So how does this affect the average Muslim? You know, the millions who will probably never travel outside their villages let alone to the US. This is how indoctrination and alienation start. How easy do you think it will be right now to talk to hot blooded and naive youths and say- look at how low and inferior they consider you; look at how superior they consider themselves; you’re not even good enough to enter their country.

The very thought of this scenario chills my blood.

Every country has a right to protect themselves. This is an undisputable fact. It is the duty of the government to ensure that its citizens are safe and secure in their homeland. More eloquent words than I will ever speak and more powerful arms than I can ever hope to possess have been raised to ensure that this duty does not cost anyone their basic human rights and dignity.

My heart has filled up to see all the people who have come out to protest. The lawyers who offered free legal help at airports. The people who protested in the streets. The judges who declared the ban illegal and discriminatory.

Now, I have two questions : will Muslims all over the world stand up for atrocities being committed in the name of their religion? And what is the role of immigrants in this situation? It is not a secret that I find the Muslim world’s response to Islamic extremism lacking severely. How many Muslims would have stood up for the rights of Jews or Christian if their government had decided to ban them? Pakistani men are regularly found innocent after murdering Christians on the rumors of blasphemy. In a lot of Muslim countries, homosexuality is punishable by death. Where are the protests and the marches? And before you lecture me about how it’s not the job of every Muslim to be held responsible for the actions of a few and try to be sarcastic about bringing this up at the next Muslim get together - remember the Americans who marched for your rights. What did these Americans owe any Muslim? Do they have a “white group” where they meet up monthly and discuss all topics “white”? If they had thought- ‘hey us average Joes aren’t responsible for what some crazy people do and believe’, we would have screamed racism and intolerance by the Western World. They stood up for their democratic beliefs, held their government accountable and defended their morals. When are we as Muslims going to do that? Where are fellow-Muslim voices when others - including your judiciary and your governments - hijack your religion to commit these atrocities against women and homosexuals? Or do you secretly believe that homosexuality deserves to be punishable by death...?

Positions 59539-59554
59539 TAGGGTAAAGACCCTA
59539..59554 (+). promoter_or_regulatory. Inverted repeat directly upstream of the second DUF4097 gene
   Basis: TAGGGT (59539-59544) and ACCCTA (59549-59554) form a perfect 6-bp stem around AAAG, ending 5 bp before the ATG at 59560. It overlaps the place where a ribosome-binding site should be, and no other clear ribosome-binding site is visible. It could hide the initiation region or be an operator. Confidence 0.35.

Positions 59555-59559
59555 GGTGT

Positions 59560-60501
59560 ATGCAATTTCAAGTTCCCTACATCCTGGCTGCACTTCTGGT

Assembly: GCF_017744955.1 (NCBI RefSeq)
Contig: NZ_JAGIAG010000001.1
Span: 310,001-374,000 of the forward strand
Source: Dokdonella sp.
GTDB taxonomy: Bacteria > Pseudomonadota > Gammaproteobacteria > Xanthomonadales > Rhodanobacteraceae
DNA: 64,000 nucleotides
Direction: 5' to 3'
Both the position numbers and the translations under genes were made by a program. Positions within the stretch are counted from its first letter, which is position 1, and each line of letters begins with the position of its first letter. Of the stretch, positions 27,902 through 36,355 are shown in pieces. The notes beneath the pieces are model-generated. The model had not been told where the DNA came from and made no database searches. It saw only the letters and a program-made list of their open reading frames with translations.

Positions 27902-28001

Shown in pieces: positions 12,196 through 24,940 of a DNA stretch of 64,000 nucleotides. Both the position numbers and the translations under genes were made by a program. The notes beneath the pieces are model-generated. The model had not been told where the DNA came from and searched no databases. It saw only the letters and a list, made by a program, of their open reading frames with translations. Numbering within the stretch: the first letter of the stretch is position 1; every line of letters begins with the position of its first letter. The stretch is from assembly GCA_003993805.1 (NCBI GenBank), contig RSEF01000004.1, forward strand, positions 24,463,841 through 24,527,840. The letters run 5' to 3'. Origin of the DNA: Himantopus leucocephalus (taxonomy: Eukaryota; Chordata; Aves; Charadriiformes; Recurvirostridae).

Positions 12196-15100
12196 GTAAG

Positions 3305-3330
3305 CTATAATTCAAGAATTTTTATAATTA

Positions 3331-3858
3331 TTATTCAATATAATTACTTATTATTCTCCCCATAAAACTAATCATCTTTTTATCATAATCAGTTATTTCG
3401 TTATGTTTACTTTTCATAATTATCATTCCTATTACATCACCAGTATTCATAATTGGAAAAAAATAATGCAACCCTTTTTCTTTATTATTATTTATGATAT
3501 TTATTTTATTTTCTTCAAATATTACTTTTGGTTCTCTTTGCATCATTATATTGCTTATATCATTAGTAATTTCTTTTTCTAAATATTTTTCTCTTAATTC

My second question is harder to answer in the light of my rhetoric in the previous paragraph. Just before writing this blog post I was advised by at least three different people to not write it. Or to be very careful about what I write. Or to wait until some time had passed before commenting on the travel policies. While I truly understand that this advice came from a good place, I was full of righteous anger. Shall I be a coward? Shall I refuse to voice opinions that stand up for what is right and what is just? Am I supposed to hide behind the excuse of my immigration and pretend that I am not being discriminated against? Yes, righteous anger and exclamation marks - that’s me.

Then I realized that I would not only be endangering myself, which is still an acceptable risk for myself, but also people around me. My family and friends who are also immigrants may become unwilling causalities in any consequences that are visited on me. And then we all saw the results of the “Day Without Immigrants”. People lost their livings in trying to protect their rights.

Being a migrant is like being in a glass box. People are watching every move you make. Any statement from your mouth is critically weighed and judged to ensure that you are not being ‘ungrateful’. For the period you are a migrant, you seem to lose all your political weight. You cannot vote. You cannot protest. You cannot speak out too loudly. You are the debutante at the ball.

Yet, you do not stop thinking . You do not stop feeling. You do not stop analyzing. And therein lies the conundrum of being a migrant. You chose to come to a country and be part of it. But until you are, you have no rights to criticize any actions that a country takes – even if they directly affect your life. What is one to do? Is there a path of moderation that one can adopt? Where you do not betray your values, but also do not get deported? If you figure something out, let me know.

That couple is still looking for a destination for a wedding location, by the way. If you hear of any locations that Pakistanis and Bangladeshis can travel to without a visa, drop a line.